So why not do this in London? One apparent reason is the lack of space, with the city lacking the wide boulevards used for busways elsewhere. But London does have an extensive rail network, with often vast corridors reaching right into the centre. This raises the question, would some of these routes deliver better value for money if they were converted into busways?

There is certainly strong evidence that this would bring a major increase in capacity. A single bus lane in New York’s Lincoln Tunnel carries up to 30,000 commuters in the peak hour, compared with a figure closer to 10,000 for a typical railway track entering Central London. And on former railway routes managed to avoid congestion, the potential capacity of busways would be much higher.

There could also be a big reduction in fares. Operating costs are likely to be much lower than on comparable rail routes. Busways are far simpler to manage and maintain.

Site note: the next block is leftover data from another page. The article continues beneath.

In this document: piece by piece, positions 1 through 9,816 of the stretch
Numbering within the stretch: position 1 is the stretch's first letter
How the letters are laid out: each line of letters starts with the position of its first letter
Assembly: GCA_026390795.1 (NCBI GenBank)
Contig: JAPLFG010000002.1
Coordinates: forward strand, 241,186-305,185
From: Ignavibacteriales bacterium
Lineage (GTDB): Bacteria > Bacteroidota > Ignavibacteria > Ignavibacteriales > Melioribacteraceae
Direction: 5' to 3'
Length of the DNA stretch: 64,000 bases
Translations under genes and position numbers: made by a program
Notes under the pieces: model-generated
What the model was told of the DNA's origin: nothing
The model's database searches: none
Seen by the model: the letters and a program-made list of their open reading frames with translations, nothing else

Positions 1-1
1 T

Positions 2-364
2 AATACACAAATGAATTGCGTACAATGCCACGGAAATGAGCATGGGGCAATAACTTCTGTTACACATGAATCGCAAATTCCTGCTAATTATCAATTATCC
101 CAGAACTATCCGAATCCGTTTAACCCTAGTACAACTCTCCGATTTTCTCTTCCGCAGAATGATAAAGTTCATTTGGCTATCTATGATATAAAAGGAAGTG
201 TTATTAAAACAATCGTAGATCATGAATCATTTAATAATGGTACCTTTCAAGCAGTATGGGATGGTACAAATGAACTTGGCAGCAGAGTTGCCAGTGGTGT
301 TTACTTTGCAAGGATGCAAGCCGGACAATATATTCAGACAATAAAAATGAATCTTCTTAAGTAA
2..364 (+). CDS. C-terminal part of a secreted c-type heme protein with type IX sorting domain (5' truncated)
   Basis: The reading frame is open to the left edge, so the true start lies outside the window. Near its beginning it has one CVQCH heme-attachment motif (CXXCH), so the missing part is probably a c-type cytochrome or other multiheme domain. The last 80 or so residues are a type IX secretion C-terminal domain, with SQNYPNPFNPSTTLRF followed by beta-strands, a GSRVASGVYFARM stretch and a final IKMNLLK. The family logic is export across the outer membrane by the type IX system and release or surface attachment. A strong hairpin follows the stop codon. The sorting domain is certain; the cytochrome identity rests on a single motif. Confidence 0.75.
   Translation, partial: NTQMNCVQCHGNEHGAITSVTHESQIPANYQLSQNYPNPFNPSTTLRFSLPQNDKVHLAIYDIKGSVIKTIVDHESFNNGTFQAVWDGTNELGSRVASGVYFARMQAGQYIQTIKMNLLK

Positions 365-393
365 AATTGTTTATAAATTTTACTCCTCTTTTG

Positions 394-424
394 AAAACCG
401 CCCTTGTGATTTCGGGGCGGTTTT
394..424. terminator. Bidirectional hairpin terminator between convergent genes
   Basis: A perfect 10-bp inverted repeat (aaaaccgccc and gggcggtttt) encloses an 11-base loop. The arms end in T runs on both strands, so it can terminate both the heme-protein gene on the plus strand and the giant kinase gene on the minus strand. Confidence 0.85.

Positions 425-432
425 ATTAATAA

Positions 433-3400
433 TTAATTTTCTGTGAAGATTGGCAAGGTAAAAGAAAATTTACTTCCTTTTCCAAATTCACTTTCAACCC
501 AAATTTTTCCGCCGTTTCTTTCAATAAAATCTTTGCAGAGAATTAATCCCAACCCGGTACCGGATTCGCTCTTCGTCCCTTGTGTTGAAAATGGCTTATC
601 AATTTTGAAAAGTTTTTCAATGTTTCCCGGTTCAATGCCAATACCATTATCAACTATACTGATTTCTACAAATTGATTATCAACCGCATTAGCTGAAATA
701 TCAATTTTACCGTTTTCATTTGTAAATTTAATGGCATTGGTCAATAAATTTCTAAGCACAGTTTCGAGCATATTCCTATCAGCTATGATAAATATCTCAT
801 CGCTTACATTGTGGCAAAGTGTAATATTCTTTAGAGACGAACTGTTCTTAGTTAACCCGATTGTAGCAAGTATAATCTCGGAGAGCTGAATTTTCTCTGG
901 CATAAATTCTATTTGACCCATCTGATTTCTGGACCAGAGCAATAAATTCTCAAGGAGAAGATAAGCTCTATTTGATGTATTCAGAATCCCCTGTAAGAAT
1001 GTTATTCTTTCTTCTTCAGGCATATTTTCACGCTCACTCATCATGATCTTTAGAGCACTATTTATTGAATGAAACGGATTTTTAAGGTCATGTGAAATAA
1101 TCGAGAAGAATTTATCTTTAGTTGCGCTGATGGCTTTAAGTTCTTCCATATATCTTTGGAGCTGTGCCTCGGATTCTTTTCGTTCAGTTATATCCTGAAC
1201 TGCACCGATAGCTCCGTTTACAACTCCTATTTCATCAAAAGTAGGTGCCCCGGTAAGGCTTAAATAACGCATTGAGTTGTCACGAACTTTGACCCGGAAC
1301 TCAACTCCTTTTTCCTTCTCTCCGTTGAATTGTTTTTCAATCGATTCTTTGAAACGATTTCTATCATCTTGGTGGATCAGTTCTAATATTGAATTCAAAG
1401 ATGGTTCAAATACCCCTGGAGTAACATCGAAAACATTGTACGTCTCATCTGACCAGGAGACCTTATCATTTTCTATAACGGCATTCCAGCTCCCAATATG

Concerns about journey times can also be dismissed. On the shorter commuter routes where busways would be most appropriate, a combination of more direct services and increased frequency would deliver faster door-to-door travel times for the vast majority of passengers.

While busways may not be the best option in every location, the next government should not set transport infrastructure in stone. A more flexible approach may be the only way to avoid a severe capacity crunch.

Richard Wellings is the co-author, with Paul Withrington, of Paving Over the Tracks… a better use of railways?

This article was originally published in City AM.

Deputy Research Director & Head of Transport

Richard Wellings was formerly Deputy Research Director at the Institute of Economic Affairs. He was educated at Oxford and the London School of Economics, completing a PhD on transport and environmental policy at the latter in 2004. He joined the Institute in 2006 as Deputy Editorial Director. Richard is the author, co-author or editor of several papers, books and reports, including Towards Better Transport (Policy Exchange, 2008), A Beginner’s Guide to Liberty (Adam Smith Institute, 2009), High Speed 2: The Next Government Project Disaster? (IEA , 2011) and Which Road Ahead - Government or Market? (IEA, 2012). He is a Senior Fellow of the Cobden Centre and the Economic Policy Centre.